Heights High seniors Niko Bell and Caleb Green have been named National Merit Scholar Semifinalists in the 2024 competition, and now have the opportunity to advance to the finalist level and qualify for National Merit Scholarships.

Natalie Bier, Laurel Buescher, Sean Egbert, Marcus Holland and Mason Spieth were named 2024 Commended Students, placing among the top 5 percent of the students who entered.

More than 1.3 million students entered the National Merit Scholarship qualifying competition by taking the PSAT test in the fall of their junior year. Nationally, 16,000 semifinalists were recognized, representing less than 1 percent of U.S. high school seniors, and there were 34,000 commended students.

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Volume 16, Issue 12, Posted 4:02 PM, 11.29.2023

Colopy is new Roots of American Music director

Michele Colopy

Roots of American Music (ROAM), the Cleveland Heights-based nonprofit organization that uses traditional American music as a tool for education, social change, and community building, welcomes Michele Colopy as its new executive director.

Colopy brings 27 years of nonprofit leadership experience, and a master’s degree in arts administration from the University of Akron, to her new role.

“I am honored to join ROAM and continue the legacy of its founder, Kevin Richards,” said Colopy. “I look forward to working with the staff and teaching artists to provide music education and creative opportunities for the community in Northeast Ohio.”

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Volume 16, Issue 12, Posted 4:29 PM, 11.29.2023

Made Cleveland plans grocery expansion

Donations to support Made Cleveland's grocery expansion qualify supporters for raffle tickets and other "rewards."

Made Cleveland, a Coventry Village store that features locally made goods by area artisans, has launched a fundraising campaign to expand its grocery offerings, to meet the needs of the community. 

The plan for the space includes a cooler/freezer section for dairy/dairy alternatives, ice cream, fresh pasta, and proteins. There will also be a grab-and-go section for salads, sandwiches, breakfast options, pastries and breads, and an array of choices for all dietary considerations and needs.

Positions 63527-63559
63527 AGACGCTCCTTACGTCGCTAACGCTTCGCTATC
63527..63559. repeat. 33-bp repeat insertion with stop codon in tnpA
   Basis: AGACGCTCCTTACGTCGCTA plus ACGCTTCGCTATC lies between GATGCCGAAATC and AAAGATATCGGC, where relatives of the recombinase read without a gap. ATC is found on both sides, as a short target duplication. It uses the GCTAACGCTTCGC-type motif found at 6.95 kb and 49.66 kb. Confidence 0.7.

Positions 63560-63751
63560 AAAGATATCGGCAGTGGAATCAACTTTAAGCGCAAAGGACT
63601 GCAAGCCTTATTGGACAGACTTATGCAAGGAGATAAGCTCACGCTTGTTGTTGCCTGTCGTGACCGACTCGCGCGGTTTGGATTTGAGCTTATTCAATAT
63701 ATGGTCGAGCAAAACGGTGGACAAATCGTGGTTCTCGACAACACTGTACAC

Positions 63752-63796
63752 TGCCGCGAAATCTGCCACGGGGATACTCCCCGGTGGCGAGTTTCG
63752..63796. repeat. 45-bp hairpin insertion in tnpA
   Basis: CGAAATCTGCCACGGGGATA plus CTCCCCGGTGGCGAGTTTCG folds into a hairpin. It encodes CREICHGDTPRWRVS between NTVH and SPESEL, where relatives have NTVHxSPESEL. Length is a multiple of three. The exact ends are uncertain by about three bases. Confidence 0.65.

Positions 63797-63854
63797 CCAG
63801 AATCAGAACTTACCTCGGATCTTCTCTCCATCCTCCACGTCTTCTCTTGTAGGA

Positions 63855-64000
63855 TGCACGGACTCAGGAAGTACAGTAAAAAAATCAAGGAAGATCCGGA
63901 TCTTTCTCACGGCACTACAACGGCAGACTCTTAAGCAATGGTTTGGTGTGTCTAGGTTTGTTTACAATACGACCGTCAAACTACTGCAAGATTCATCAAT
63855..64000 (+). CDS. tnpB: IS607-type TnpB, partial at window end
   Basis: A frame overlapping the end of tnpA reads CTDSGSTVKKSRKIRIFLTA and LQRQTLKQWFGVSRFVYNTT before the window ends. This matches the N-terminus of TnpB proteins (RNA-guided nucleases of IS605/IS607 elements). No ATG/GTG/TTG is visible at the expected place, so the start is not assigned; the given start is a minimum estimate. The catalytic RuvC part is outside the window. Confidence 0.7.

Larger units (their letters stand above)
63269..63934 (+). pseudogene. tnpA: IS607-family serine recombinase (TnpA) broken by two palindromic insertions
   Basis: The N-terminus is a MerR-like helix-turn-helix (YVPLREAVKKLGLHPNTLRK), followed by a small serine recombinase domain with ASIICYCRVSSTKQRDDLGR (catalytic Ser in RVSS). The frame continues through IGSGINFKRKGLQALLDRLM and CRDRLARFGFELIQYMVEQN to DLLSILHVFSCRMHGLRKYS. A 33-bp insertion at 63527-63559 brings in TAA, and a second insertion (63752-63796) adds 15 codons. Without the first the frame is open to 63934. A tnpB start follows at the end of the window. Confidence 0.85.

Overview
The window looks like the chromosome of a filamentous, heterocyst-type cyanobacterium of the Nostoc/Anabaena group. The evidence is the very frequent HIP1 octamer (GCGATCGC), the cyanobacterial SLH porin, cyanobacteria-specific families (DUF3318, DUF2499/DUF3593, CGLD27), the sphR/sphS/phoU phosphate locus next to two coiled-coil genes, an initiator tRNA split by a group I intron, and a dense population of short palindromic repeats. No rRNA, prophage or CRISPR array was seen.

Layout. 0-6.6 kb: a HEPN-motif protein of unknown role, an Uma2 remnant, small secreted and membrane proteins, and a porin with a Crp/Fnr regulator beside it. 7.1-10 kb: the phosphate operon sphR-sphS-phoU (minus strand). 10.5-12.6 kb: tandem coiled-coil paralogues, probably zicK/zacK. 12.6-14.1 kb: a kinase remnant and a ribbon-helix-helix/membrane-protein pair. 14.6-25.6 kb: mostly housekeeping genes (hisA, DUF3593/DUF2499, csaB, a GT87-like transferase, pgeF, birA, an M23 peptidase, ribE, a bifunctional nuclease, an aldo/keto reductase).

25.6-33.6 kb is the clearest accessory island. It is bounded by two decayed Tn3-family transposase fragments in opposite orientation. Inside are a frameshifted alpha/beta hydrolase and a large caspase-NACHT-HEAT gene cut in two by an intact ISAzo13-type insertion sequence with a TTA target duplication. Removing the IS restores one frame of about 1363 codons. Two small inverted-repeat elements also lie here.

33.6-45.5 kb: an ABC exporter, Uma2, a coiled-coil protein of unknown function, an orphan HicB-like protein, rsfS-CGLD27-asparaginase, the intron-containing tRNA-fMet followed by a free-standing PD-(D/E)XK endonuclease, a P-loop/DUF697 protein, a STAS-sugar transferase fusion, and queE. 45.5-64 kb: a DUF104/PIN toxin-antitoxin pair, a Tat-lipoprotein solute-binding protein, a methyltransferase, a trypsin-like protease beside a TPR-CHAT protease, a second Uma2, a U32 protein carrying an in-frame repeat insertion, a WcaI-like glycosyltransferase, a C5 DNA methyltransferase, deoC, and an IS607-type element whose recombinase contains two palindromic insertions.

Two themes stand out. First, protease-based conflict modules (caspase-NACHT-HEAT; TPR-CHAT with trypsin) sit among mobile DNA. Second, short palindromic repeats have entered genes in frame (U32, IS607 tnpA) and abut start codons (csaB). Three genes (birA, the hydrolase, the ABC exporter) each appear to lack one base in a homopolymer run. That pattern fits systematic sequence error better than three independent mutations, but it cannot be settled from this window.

The updated grocery section also will include bulk goods: locally milled flour, grains, legumes, coffee, tea, spices, olive oil, vinegars, and sweets.

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Volume 16, Issue 12, Posted 3:59 PM, 11.29.2023

Tisch performs IMD concert violin solo

Nathaniel Tisch

Nathaniel Tisch was the featured senior soloist at the Heights High Instrumental Music Department's (IMD) Concert on Nov. 15. He captivated the audience, performing the violin solo for Beethoven’s Romance in F with the Heights High Symphony.

Tisch has been playing violin since the age of 5, and has been active in the school district’s music program since second grade, when he joined the Gearity school orchestra under Robert Adamson.

Tisch was one of three senior soloists selected to perform in the IMD’s concerts this year.

Daniel Heim, director of orchestras for Heights High, commented, “I first worked with Nathaniel during the 2016 Reaching Heights Summer Camp. It was then that I discovered our mutual love of the ‘Star Wars’ movie franchise in the form of funny movie-related T-shirts Nathaniel wore to camp.

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Volume 16, Issue 12, Posted 4:04 PM, 11.29.2023

Apply now for FH leadership workshop series

NLWS 2023 [photo: Sarah Wolf]

FutureHeights’ Neighborhood Leadership Workshop Series (NLWS) provides Cleveland Heights and University Heights residents with the opportunity to gain skills and connect with other community change-agents.